When they were presented with materials infused with their owner’s scent their brain’s reward center lit up like crazy, according to a similar online story by Managing Editor Tasmai Uppin titled Scientific Proof Your Dog Loves Your with All Their Heart and Nose found here at  

So, I guess you could say your dog’s love for you isn’t just skin-deep. Instead, he loves you with his nose, heart and brain!

For more information about your pooch’s propensity for olfactory talent, consult with his or her veterinarian.

And if you have questions or concerns regarding your pup’s behavior challenges, feel free to contact your local Bridgeport, Fairfield, New Haven and Stamford, Connecticut Off Leash K9 Training professional. His or her insight can assist you with issues such as dog aggression, food aggression, canine potty training concerns and canine obedience training!

wags & woofs,

If you’re interested in finding out more about our training, please give us a call today!
You can reach us by email or phone:
Don’t forget to check out our Facebook for daily photos and videos of dogs in training!

Facts about Lyme Disease every Dog Parent Should Know in CT

Facts about Lyme Disease every Dog Parent Should Know


Most pet parents have heard of Lyme disease. And many already know that it is carried by a tick and that humans and animals can be infected.

But how much do you really know about Lyme disease?

Ticks do not hibernate and therefore pose a threat to humans and pets 365 days a year. These pests thrive in areas of the Northeast US, including in Bridgeport, Fairfield, New Haven and Stamford, CT.

Lyme disease was first observed in the United States in the 1960s in Lyme, CT. In the 1980s, scientists revealed the causative agent to be a bacteria transmitted in North America by deer ticks (Ixodes scapularum), according to the Bay Area Lyme Foundation.

Here are some facts about Lyme disease in dogs shared at Pet Health in an article titled 5 Facts You May Not Know About Lyme Disease in Dogs found at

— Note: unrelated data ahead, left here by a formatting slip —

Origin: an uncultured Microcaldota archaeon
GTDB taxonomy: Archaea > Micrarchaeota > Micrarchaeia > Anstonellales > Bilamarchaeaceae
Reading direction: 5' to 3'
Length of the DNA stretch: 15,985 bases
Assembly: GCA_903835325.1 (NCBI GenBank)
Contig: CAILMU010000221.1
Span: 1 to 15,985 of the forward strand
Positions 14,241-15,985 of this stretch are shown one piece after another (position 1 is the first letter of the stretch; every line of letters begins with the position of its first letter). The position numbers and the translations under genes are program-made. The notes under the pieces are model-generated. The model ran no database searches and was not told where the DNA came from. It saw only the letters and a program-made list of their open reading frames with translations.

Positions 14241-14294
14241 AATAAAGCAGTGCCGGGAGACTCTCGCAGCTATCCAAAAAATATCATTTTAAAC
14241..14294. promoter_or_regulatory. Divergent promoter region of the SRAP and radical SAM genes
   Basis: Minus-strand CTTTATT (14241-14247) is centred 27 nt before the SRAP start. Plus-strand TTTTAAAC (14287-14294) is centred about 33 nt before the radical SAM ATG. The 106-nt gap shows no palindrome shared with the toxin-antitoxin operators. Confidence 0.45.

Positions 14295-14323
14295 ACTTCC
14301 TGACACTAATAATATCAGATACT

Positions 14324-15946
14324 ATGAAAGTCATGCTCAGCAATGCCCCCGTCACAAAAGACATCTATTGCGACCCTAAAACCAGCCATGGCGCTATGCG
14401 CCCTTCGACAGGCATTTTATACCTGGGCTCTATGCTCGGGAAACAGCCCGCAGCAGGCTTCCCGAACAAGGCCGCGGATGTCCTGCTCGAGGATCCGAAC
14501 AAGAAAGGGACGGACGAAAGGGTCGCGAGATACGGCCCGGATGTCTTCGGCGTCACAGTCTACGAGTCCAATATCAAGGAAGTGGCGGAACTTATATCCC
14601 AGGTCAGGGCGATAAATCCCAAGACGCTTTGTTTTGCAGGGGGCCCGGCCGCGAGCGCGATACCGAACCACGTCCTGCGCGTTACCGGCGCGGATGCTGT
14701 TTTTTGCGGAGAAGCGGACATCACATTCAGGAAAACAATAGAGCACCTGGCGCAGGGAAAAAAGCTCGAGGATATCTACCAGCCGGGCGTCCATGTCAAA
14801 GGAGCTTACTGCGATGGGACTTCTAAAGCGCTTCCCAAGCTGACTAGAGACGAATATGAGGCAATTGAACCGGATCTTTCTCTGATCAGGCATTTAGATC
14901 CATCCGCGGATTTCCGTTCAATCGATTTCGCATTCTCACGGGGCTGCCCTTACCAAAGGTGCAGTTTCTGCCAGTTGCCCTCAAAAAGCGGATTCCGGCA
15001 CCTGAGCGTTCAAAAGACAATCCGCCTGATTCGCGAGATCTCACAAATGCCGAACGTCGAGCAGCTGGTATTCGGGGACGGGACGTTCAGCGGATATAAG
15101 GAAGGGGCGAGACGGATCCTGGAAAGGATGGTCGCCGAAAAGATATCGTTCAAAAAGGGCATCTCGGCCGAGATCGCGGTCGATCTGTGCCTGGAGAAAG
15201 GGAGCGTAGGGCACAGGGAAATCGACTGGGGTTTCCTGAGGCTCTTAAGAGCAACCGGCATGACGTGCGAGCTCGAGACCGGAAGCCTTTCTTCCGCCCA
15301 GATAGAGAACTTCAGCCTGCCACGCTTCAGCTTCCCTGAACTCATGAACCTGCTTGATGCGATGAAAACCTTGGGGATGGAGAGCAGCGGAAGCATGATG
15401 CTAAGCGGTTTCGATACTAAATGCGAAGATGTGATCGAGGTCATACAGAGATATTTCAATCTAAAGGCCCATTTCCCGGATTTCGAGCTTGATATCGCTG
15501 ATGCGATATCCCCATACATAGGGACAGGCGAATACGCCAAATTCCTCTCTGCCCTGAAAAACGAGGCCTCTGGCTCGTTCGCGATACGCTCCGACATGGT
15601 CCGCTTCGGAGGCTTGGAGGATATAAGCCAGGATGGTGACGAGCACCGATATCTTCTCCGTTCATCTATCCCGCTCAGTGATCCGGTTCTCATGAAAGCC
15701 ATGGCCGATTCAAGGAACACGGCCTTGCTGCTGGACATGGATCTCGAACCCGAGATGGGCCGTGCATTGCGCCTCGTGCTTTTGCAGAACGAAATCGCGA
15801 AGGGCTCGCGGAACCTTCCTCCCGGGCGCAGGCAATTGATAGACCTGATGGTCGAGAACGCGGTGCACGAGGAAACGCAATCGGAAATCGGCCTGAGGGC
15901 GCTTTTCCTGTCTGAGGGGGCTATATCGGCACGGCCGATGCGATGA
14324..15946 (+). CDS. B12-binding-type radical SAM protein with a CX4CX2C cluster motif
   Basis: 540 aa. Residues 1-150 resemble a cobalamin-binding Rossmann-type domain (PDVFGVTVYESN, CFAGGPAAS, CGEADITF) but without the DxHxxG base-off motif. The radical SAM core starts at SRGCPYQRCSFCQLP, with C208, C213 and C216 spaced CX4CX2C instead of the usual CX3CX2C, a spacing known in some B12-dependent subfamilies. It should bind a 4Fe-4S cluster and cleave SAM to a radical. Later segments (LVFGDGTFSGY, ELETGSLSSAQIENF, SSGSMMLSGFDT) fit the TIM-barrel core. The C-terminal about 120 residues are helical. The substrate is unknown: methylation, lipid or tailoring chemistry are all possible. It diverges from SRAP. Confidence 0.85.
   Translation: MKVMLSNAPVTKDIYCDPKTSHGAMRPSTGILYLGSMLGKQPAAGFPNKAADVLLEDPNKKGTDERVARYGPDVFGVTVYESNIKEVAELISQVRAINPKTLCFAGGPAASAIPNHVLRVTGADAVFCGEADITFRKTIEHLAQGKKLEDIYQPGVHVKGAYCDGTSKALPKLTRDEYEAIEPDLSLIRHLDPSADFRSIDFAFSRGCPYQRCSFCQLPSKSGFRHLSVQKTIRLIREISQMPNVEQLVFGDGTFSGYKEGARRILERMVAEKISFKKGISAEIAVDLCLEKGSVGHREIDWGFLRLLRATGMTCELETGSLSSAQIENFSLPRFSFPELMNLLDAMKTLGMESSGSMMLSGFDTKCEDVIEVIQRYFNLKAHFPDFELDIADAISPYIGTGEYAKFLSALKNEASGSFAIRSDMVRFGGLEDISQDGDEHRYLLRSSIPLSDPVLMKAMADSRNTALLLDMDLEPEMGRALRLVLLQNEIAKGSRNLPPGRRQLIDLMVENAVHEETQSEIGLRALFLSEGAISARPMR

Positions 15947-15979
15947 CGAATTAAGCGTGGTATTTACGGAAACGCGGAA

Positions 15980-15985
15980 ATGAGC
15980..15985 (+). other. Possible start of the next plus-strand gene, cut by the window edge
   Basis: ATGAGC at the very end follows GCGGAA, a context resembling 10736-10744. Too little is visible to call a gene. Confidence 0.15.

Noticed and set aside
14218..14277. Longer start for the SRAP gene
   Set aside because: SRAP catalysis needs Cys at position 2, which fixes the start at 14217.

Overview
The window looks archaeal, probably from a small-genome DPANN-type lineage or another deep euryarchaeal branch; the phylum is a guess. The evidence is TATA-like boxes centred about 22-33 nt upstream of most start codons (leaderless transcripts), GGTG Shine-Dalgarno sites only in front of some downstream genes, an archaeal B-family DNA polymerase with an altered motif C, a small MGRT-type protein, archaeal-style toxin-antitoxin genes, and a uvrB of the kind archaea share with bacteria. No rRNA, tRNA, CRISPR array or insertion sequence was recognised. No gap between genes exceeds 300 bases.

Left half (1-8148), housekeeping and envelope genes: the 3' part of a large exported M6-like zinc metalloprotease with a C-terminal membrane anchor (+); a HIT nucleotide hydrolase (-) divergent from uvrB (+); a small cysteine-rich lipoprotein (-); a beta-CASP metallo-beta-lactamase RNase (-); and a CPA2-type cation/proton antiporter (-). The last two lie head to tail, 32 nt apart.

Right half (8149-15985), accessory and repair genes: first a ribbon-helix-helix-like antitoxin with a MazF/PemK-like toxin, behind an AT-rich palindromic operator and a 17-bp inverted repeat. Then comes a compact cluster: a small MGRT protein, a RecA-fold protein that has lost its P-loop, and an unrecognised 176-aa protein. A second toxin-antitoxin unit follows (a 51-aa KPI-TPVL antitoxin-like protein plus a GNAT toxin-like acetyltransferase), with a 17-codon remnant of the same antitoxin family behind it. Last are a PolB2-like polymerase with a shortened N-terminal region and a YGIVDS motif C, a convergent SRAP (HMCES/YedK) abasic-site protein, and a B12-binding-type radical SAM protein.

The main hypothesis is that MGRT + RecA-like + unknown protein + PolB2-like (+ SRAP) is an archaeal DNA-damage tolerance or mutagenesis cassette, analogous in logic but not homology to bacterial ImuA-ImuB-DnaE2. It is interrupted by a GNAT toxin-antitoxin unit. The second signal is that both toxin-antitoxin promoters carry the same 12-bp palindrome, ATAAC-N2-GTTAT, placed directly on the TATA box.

1. Lyme disease is on the rise

According to the CDC, there are over 30,000 cases of Lyme disease in people every year and the incidence of confirmed Lyme cases has been increasing since 1993. This may be due to two major factors:

  • People are spending more time outside
  • Populations of white tail deer are expanding

Both of these factors increase the likelihood of exposure to infected ticks.

The prevalence and distribution of Lyme disease in dogs is also on the rise, says the Campanion Animal Parasite Council (CAPC). 

2. Lyme disease doesn’t come from deer 

Lyme disease is transmitted by the so called “Deer Tick” But the deer plays no role in the disease’s development. Deer only serve as a preferred host for the tick. The Lyme disease organism lives in mice and small rodents. When ticks feed on these animals they become infected carriers. When the tick next feeds on a susceptible individual or dog, the organism is transmitted. 

3. Lyme disease takes time to transmit (so be vigilant)

When the tick finds a host, be it dog or human, it attaches itself and begins feeding on the host’s blood almost immediately. It takes 36-48 hrs for the organism to enter the host and for the host to become infected with the Lyme organism.

Therefore, it’s a good idea to check yourself and your dog carefully after spending time outside.

4. Lyme disease is a year-round threat 

Although CAPC says there are seasonal variations in tick populations, ticks should be considered a year-round threat, as should the diseases they carry.

Ticks are generally active and feeding in areas where people go for recreation such as along hiking trails and wherever there is brush for them to hide in.

5. You should have your dog tested every year